Nomadland: Surviving America in the Twenty-First Century
Jessica Bruder
W.W. Norton, $16.95 (paper)

The Age of Dignity: Preparing for the Elder Boom in a Changing America
Ai-jen Poo
The New Press, $16.95 (paper)

We are in the midst of a world-historical demographic transition. Within a few years, the number of people in the world over the age of sixty-five will surpass the number of those under five. This is a fundamental transformation in the human species, and it presents a problem. Our ethical and political categories were designed for a world of the young. From Plato onward, our philosophers have lavished attention on education while almost entirely neglecting end-of-life care. Over the centuries, we have obsessed over how to interpret and shape a social world that has now aged out of existence.

The emancipatory feminism of the future will teach us not only how to parent and how to work, but how to age well and justly.

This is an opportunity for feminism, the intellectual and political tradition best suited for our graying world. After all, feminists have done the most to valorize the labor of caring for those who cannot fully care for themselves. That said, the tradition’s focus has mainly been on parenting, and on the many women faced with the double burden of social reproduction (motherhood) and economic production (labor). That task is noble and unfinished; however, it is not enough on its own. The emancipatory feminism of the future, if such a thing will exist, will teach us not only how to parent and how to work, but how to age well and justly.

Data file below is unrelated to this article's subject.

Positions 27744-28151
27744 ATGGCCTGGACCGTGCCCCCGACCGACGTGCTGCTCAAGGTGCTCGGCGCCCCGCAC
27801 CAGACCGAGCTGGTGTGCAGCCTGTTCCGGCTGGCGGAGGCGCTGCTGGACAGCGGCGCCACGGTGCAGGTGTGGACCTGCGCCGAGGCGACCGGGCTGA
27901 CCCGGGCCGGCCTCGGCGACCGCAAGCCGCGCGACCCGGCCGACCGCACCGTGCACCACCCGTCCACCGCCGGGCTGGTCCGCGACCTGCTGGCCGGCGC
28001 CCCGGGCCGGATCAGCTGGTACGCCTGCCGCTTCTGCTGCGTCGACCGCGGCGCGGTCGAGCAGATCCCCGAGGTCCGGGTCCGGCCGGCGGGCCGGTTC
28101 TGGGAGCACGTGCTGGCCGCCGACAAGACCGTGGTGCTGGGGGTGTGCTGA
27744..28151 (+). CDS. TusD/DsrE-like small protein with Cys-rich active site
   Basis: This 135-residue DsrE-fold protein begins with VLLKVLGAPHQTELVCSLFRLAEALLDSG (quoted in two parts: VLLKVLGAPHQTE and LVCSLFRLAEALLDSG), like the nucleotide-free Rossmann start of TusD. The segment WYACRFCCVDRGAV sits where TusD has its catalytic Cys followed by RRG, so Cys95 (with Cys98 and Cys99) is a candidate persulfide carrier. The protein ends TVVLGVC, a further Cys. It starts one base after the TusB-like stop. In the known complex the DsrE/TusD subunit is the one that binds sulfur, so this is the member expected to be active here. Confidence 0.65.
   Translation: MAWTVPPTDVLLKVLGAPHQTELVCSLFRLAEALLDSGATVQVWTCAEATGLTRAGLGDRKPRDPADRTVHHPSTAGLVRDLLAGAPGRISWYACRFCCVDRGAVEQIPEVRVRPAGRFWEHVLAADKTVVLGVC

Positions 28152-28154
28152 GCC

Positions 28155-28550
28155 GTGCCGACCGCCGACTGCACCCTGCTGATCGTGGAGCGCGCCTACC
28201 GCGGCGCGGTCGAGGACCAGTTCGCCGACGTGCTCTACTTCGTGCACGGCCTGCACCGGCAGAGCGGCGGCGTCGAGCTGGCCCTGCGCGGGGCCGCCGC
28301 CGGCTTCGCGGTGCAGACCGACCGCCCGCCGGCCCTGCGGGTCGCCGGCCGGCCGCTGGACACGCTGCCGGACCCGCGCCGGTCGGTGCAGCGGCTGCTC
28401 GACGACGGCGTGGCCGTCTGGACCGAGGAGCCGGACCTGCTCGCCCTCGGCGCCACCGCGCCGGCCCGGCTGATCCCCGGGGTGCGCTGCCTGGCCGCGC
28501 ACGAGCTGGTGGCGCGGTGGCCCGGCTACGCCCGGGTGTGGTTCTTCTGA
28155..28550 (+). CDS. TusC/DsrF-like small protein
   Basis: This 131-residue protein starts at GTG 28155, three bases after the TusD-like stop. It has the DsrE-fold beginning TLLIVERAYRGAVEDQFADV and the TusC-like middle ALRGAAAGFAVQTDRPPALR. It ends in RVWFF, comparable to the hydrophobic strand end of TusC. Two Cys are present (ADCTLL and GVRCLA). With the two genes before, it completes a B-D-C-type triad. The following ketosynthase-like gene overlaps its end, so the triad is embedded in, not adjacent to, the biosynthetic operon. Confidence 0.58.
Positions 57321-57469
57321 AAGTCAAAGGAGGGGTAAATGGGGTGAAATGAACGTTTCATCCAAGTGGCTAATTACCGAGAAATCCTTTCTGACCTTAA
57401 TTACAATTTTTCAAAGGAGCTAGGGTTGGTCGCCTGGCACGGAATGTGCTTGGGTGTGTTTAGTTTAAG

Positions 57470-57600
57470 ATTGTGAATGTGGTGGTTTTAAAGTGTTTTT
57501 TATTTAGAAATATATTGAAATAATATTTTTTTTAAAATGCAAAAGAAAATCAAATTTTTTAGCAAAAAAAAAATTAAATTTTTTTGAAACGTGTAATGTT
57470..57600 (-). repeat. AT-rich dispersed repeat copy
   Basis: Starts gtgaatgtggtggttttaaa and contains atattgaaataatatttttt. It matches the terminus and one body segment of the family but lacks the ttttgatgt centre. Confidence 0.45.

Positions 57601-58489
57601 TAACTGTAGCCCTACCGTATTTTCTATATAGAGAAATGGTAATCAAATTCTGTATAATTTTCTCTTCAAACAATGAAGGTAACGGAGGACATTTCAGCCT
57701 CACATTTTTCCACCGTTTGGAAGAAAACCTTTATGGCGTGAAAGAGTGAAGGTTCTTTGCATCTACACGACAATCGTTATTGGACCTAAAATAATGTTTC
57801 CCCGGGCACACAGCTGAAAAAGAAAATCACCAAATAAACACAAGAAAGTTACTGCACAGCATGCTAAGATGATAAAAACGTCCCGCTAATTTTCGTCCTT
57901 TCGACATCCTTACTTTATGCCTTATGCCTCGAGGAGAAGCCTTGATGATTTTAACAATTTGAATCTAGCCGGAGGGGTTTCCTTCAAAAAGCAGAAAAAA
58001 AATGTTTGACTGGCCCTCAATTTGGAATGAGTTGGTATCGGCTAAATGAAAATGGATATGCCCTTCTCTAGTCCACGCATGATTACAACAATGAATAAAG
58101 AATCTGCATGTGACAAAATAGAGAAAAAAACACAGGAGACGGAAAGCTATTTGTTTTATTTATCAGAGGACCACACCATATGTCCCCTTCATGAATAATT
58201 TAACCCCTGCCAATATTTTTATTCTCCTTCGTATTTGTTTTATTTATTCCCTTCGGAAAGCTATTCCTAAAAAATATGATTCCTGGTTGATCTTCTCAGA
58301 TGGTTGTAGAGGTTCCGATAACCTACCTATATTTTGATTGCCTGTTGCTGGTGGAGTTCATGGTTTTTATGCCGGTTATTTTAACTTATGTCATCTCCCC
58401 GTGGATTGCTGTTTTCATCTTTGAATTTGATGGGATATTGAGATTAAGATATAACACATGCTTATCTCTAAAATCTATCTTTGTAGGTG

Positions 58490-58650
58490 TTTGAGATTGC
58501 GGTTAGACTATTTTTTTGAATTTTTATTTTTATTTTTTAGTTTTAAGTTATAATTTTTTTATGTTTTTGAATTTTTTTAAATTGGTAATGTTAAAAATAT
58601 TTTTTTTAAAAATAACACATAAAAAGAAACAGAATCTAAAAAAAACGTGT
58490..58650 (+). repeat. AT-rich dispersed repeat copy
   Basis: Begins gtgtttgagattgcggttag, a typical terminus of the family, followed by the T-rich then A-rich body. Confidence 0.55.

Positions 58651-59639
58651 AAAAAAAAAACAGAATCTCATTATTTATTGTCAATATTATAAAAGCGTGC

The feminism of the twentieth century responded to the call of Swedish feminist Ellen Key, who in 1900 proclaimed the advent of the Century of the Child. She saw that the population was about to explode, and that the century would be dominated by questions about the education and citizenship of the millions of youth crowding new schools and militaries. Were Ellen Key to bestow a name upon our new age of plummeting birthrates and skyrocketing life expectancies, she might call it the Century of the Elderly. This is a century that requires a new style of thinking, and a new kind of feminism.

The dilemma is, in essence, the same as the one faced in the twentieth century. Will the demographic transition of our times be met in ways that reproduce a corrupt system, or in ways that contest it? So far, we seem to be opting for the former. Most responses to global aging have not been political, or even very creative, but rather technocratic. With better-designed pension systems and robotic personal assistants, perhaps, the elderly can be carefully managed—and in ways that create massive pension funds for investment, and massive opportunities for profit.